This true story has occurred several times, in various configurations over the last six months to people in our Level 1 training.
Larry had to make a decision between two, mutually exclusive choices and the internal pressure was building. He was emotionally distraught, immobilized and unable to sleep or think clearly. The situation: His elderly father was fixated on visiting his native country that was now experiencing violent, political upheaval. If Larry refused to go with him, his dad was intent upon traveling alone. Larry didn't want to go and didn't want him to go alone. If he went, he would experience his old life-habits of pleasing others and not standing up for himself. If he didn't go, he would experience his life-habit of guilt. Through the tools of Level 1, he had been working successfully at releasing these non-supportive habits and now he was right in the thick of it...again.
There is always another choice and nine times out of ten, it is simple and easy to act upon, yet hidden by the emotions of the moment. Once we stand back, regroup and ask a better question, the next possible choice will reveal itself. Getting to that place of neutrality however, can be tricky because sometimes the programming within us is to panic, argue or resist. This only makes the situation more intense and the likelihood of the other choice revealing itself, more remote.
Larry stopped, took a deep breath, chose the easier of the two choices (traveling with his dad) and asked a better question, "How would it be possible for me to have a good time here?" Together, we came up with several possibilities. He could visit surrounding, less violent, cities. They could enjoy good food, local parks, the sea nearby and seasonal cultural events. Larry also identified a series of old friends, relatives and places where they could safely stay and visit.
By the end of a very short series of emails, Larry was no longer resisting the possibility of joining his father and actually said, "Maybe I could go and have a good time. Maybe this option isn’t so bad. Maybe this will work for me." Larry was able to shift his focus from the stress and worry of two undesirable choices and reach a place of Maybe. It felt like a long exhale to him. Everything about him relaxed. The choice was no longer black and white. Larry discovered aspects that would be fun and enjoyable and was actually looking forward to the trip with his dad.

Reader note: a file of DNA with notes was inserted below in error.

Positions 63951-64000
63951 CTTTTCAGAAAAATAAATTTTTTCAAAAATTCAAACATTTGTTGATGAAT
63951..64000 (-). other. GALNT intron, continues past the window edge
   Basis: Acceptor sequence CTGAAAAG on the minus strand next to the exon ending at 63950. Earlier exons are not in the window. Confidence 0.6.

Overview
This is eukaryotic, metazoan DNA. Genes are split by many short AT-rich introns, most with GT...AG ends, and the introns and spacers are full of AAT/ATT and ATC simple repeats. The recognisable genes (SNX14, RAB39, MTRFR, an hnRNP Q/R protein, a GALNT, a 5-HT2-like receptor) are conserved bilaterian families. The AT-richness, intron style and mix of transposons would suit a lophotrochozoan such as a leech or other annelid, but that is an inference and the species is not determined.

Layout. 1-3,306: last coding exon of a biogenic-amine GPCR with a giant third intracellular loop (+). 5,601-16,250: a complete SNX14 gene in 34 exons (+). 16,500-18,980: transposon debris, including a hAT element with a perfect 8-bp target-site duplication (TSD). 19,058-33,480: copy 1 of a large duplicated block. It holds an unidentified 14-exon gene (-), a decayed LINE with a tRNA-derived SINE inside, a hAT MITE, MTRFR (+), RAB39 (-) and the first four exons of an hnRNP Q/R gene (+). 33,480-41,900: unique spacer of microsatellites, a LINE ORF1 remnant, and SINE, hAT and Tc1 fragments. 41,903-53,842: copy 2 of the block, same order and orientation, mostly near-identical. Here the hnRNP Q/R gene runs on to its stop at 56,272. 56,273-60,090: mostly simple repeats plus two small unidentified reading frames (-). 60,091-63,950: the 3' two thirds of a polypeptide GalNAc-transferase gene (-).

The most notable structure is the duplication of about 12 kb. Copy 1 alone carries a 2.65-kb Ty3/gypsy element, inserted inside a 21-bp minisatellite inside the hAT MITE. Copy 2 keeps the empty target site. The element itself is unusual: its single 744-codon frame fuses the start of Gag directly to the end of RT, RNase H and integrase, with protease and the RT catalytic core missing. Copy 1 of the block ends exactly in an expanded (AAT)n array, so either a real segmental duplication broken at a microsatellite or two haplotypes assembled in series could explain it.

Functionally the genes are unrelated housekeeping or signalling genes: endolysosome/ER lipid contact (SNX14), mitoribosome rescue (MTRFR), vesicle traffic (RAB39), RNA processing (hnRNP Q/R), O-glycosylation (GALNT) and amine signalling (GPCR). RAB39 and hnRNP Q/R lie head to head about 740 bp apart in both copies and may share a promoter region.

A few weeks later, I received another email from Larry. He told the story of how, the very day after he got out of resistance to traveling with his dad, his dad called to say he changed his mind and didn't want to go anymore! The Power of Maybe.
Larry was not able to get himself untangled from his emotions and stress alone. With a little help from someone detached and uninvolved, he very quickly returned to a place of neutrality and ease.
It was in that place of Maybe that he could see his other choices. If you find yourself in such a predicament, find a coaching-partner. (I suggest you find one before you actually need assistance.) This isn't someone who will gossip or wallow in your misery with you. This is someone who can stay neutral, behind the Rose tool and ask the right questions to help you untangle yourself.
This is someone whom you can also assist when he needs an objective ear. Create action steps together and a set of open-ended questions. A place to begin is, "If I just pretend, how would it be possible to adjust one of these choices to make it more attractive and fun?"